Sunday, April 28, 2013

Is It About the Journey, She Asked Rhetorically?

"The world is full of people who will go their whole lives and not actually live one day. She did not intend on being one of them."

I have a refrigerator magnet with the above quote. Below the quote is a woman on a red Vespa-like bike, scarf blowing behind her, clearly enjoying piloting her very own path.

In my imagination, she hasn't figured out the destination, but the fact that she's making her own driving decisions is what really matters. 

If someone would have told me I would be designing for publication way back in 2009 when I joined Ravelry, I'd not have believed it. Between 2009 and today, I've presented a paper in Pittsburgh, found some painting mojo, walked the Champs Elysee, harvested grapes in Provence, photographed amazing tulip fields, volunteered at the first Vogue Knitting Live in New York City, moderated a shawl group and made more shawls for myself and others than I can keep track of, started my own wee business, and published my first designs collection. Some things haven't always felt perfect (there were those grape vines on a sweltering late summer afternoon with no water to be had - I consider it my grapey Waterloo), but it's always been exactly where I was supposed to be.

Throughout, I have never thought about where the journey was taking me, but far more about about the free-ish spirit on the red Vespa. In real bee fashion, I may have flitted from one place here to another project there, but I've remained true to my core, and I've received valuable and cumulative information along the way.

This bee has no desire to prognosticate concerning where I'll be in 2014 (although it will probably include participating in the 5th Annual KniCroBlo week). I do expect that I'll still be inspired by the scarf blowing in the breeze behind the woman charting her own course on that red Vespa.

And if anyone would like to donate a Vespa to let me ride in style along the way, I'm game. Preferably a red one, please.

Saturday, April 27, 2013

Let's Talk Tools


Today is day five six of the 4th annual Knitting and Crochet Blogging week, and we're here to talk about tools.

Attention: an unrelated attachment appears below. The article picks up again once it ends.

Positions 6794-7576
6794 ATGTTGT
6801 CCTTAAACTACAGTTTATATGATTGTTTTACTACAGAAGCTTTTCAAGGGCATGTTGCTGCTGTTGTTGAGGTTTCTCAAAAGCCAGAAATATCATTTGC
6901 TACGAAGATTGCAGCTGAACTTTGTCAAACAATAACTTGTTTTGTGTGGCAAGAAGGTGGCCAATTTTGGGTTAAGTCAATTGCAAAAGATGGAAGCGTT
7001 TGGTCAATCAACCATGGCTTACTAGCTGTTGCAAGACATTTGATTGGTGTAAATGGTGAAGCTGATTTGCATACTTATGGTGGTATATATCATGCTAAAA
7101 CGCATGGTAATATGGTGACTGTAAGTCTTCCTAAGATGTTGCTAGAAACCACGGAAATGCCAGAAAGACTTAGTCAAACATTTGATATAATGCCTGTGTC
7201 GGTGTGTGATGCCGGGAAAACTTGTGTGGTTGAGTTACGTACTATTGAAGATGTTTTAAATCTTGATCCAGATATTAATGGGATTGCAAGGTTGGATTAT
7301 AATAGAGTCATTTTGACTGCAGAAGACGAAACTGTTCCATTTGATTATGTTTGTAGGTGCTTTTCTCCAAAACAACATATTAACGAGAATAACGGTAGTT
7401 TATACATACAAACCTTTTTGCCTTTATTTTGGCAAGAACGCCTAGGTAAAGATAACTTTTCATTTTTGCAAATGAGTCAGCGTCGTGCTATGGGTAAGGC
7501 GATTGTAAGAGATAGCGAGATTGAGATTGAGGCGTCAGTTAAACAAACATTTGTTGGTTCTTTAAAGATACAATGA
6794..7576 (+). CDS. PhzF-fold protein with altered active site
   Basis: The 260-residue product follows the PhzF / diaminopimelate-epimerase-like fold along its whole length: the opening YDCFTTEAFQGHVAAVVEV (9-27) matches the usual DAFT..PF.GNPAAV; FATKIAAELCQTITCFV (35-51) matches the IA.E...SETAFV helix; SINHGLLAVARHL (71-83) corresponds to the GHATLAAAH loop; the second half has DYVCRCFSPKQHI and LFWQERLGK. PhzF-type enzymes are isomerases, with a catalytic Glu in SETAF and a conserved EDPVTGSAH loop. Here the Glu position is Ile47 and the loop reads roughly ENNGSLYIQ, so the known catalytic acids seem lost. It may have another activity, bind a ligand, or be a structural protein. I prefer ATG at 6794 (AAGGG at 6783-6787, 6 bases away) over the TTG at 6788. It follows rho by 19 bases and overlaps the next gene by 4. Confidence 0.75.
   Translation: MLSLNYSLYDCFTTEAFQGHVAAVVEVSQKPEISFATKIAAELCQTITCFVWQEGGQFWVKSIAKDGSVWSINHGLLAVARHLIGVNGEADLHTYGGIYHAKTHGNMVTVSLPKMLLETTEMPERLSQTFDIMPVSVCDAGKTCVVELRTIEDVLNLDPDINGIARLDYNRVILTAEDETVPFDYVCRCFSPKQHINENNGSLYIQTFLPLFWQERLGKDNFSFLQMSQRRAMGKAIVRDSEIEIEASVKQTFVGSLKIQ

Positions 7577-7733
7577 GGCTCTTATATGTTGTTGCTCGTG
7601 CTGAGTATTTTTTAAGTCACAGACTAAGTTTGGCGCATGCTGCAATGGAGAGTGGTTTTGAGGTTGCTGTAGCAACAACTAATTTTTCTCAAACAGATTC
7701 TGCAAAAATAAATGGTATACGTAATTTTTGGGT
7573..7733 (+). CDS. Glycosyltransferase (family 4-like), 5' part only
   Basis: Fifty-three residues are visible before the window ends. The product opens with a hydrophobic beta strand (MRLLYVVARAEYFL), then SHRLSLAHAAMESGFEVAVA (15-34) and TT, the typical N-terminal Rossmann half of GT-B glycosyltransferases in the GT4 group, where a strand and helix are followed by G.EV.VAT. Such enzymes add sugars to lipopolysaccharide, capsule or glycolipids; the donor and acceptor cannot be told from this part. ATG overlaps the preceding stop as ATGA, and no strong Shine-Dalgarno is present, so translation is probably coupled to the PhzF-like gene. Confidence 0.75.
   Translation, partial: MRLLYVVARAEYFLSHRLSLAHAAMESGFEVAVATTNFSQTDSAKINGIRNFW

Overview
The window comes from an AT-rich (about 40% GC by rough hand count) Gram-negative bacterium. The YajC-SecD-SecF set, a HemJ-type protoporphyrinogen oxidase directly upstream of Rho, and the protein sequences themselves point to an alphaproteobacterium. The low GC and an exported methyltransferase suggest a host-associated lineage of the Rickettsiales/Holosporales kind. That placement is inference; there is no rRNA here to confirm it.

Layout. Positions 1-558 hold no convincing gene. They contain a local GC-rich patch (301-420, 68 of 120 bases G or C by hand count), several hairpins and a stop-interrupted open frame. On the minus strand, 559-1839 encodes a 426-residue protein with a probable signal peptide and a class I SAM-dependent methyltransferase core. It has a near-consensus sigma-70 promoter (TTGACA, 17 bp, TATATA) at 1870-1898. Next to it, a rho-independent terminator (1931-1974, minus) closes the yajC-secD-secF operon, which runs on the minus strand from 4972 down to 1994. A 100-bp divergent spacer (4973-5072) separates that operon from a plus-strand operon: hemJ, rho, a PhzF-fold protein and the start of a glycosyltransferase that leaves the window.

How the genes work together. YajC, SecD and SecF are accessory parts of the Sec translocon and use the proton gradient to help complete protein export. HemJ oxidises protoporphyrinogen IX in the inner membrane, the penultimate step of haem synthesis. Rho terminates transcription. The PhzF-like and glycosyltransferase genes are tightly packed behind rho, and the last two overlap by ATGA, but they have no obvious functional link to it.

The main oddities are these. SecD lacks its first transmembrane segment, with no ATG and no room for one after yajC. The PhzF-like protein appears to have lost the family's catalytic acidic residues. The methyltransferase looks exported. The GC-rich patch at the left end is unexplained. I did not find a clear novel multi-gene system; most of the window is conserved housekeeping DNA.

Hmmm ... I have not really thought about tools all that much since, well, ever. I suppose, if I'm completely honest, I did think about them in 2009 after I took a tunisian crochet class at Stitches West. I came home, wanted to make something, but didn't have a proper tunisian crochet hook, so I fashioned one from a crochet hook, a knitting needle, and tape. And then I made a whole blanket with it. Desire can be a powerful thing.

Flash forward to now, and a test knit I recently completed. The shawl is constructed bottom-up, and I needed to do some major counting right off the bat, so I gathered up all of my stitch markers. It was the first time I had laid them all out - I wanted to see how many I had. Fifty-two was the final count. I was 8 shy of what I needed, but I made due.

So, I worked my next row, placing my stitch markers as I went. And then I got extremely familiar with all of my stitch markers (most of which I had never used).  I definitely found my favorites in pretty quick order.

Believe it or not, my absolute favorites out of the menagerie were the cheap plastic split-ring markers. They're lightweight, easily removable, and didn't get caught in my knitting. Not the most aesthetically pleasing of the bunch, but really functional.

My second choice was the wire stitch markers just above the bottom left-hand silver "I love my cat" markers. They are incredibly lightweight, can actually fit a wide range of knitting needle sizes, and also didn't get caught in my knitting. The only downside was the lack of a split ring. I note that they are handmade and were part of a great swap package.

Then came the "I love my cat" markers, the two simple sterling rings with blue (right below the cats) and the gold coffee bean markers. The first two are aesthetically pleasing and didn't interfere with my knitting, and the coffee beans, while long and swingy, are very smooth - nothing to catch on one's yarn.

Finally, the middle set of cats, the silver rings with the gray and yellow balls and the leaves at the lower right did not work well. All of them kept catching on my yarn, and one of then actually broke mid-row. Not good at all. They have been permanently removed.

Who'd of thunk I could be so picky about stitch markers? What are your favorite markers and from where did you get them?

Friday, April 26, 2013

Hey, It's a Completed Project

Happy Fee-Fi(ber)-F.O. Friday, everyone. It might be Day 5 of the 4th Annual Knitting and Crochet Blogging Week, but I'm taking the day off to share a finished project with everyone.